I feel like a lot of my post-competition posts may suggest that I am opposed to having physique/appearance goals, which isn’t the case. For me, competing led me to become too preoccupied with physique/appearance, so I purposely put physique-based goals on the back burner for a while and instead shifted my focus toward performance and health goals. It’s an issue of balance for me, so having swung the pendulum too far in one direction, I had to shift my momentum back the other way to find some kind of middle ground.
I think I have finally reached that middle ground. I still have performance goals – I really want to train hard in both Crossfit and Olympic lifting, with the long-term goal of some day competing in one or both. However, now I am setting some physique goals as well.
My trainer redid my measurements yesterday. I wasn’t horrified, but I wasn’t thrilled either. For my show at the end of March, I was 117 lbs and 11% body fat. Currently, I am 127 lbs and 16% body fat. I am 10 lbs heavier and up 5% body fat from when I competed. (For those of you that don’t know and are curious, I am 5’2).
Neither of those measurements are bad. My weight is higher than I have traditionally liked it to be, but I am carrying more muscle mass now than I have in the past. And ultimately, I don’t really care about my scale weight – it is simply one (sometimes deceiving) indicator of where I am in terms of gaining muscle, losing fat, or both that should be analyzed in conjunction with other pieces of information like tape measurements, body fat, and performance. I could be 135, 145, or 155, and as long as I was still relatively lean and looked good, I could care less!
So why bother having physique goals at all? Well, I know I am not 100% comfortable in my body right now. My clothes are tighter, and I find myself wearing my baggy tanks instead of my cute, fitted ones. I will change my mind several times about what to wear to the gym because I don’t feel confident in what I am wearing. Bodyweight exercises, like pull-ups and chin-ups, are more challenging because I have more weight to move. It’s tied to confidence for me. I don’t want insecurity about my physical appearance to distract me during or detract from my training and performance. It spills over to life in general too. Do I need to be shredded with a six-pack and look photo shoot ready? No. Would my confidence improve if I cut my body fat by a couple of percentage points? Yes. Can I accomplish this without significantly affecting my training in an adverse way? I think so.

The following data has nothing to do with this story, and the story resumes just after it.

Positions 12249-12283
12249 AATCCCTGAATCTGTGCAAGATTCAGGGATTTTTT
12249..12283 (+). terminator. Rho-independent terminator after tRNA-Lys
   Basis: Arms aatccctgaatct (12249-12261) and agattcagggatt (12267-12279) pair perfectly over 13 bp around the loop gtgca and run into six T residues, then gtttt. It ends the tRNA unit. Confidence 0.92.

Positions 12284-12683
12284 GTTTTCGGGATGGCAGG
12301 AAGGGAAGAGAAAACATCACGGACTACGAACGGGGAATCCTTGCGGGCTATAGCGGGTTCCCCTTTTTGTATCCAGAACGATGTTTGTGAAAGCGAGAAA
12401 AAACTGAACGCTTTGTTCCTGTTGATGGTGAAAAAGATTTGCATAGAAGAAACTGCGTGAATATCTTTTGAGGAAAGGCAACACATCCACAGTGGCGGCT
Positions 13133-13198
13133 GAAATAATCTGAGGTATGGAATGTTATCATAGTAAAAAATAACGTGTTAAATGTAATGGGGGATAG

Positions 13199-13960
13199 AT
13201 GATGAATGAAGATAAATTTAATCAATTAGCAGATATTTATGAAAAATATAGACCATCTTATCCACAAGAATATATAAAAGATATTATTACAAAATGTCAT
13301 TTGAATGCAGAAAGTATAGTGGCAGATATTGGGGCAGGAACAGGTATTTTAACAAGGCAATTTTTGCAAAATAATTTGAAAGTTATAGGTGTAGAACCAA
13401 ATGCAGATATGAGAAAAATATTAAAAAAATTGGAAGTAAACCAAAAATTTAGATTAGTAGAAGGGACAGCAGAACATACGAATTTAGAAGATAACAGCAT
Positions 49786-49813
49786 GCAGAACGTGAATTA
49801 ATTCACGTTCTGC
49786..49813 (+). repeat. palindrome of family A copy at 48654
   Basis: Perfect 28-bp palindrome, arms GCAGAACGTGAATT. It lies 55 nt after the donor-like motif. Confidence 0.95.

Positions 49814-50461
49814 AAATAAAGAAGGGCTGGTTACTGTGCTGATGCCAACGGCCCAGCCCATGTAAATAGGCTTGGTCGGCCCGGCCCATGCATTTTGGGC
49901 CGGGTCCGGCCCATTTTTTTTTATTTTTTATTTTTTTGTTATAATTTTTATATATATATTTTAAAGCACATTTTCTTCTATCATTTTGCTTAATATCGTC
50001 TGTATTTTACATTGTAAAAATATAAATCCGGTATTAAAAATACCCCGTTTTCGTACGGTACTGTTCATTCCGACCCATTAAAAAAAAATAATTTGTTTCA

I am working with Alli Moyer for primal nutrition coaching for 12 weeks, and I’ve already reached the 6 week point with minimal physical progress because I haven’t been very consistent with my nutrition (I pretty much had an eat-whatever-I-want 4 day weekend in Charleston last week, and let me tell you, I took full advantage of my time there). My birthday is also just over 8 weeks away (August 2nd), and well, I would like to feel awesome and be able to enjoy a tasty meal (one that hopefully includes some kind of chocolate and red wine) to celebrate it guilt-free.
Alli believes in small nutrition changes over time to produce lasting, sustainable body composition progress, which is the approach I want to take. Yes, I am impatient, and there is a part of me that would love to start doing a shit-ton of cardio and significantly restrict calories to produce some quick results, but I know long-term that’s not what I want. I also know that significantly cutting calories and/or doing hours of cardio would definitely have a negative impact on my training, which I want to avoid as much as possible.
So, do I have a specific body fat percentage in mind? Nope. Even though I do want to get leaner, the way I plan to achieve this is through process goals – being 95% nutrition compliant for the final 6 weeks that I am working with her, and continuing to work my ass off in Crossfit and the gym. If I do that, my body recomposition goals will take care of themselves. Fat loss is neither linear nor predictable, so I think that setting a specific body fat percentage goal isn’t value-added. When I get to where I am comfortable, I will know it. My actual body fat percentage is really inconsequential – it’s being comfortable and confident with how I look and feel that matters, and I don’t need a number on the scale or a set of body fat calipers to tell me that.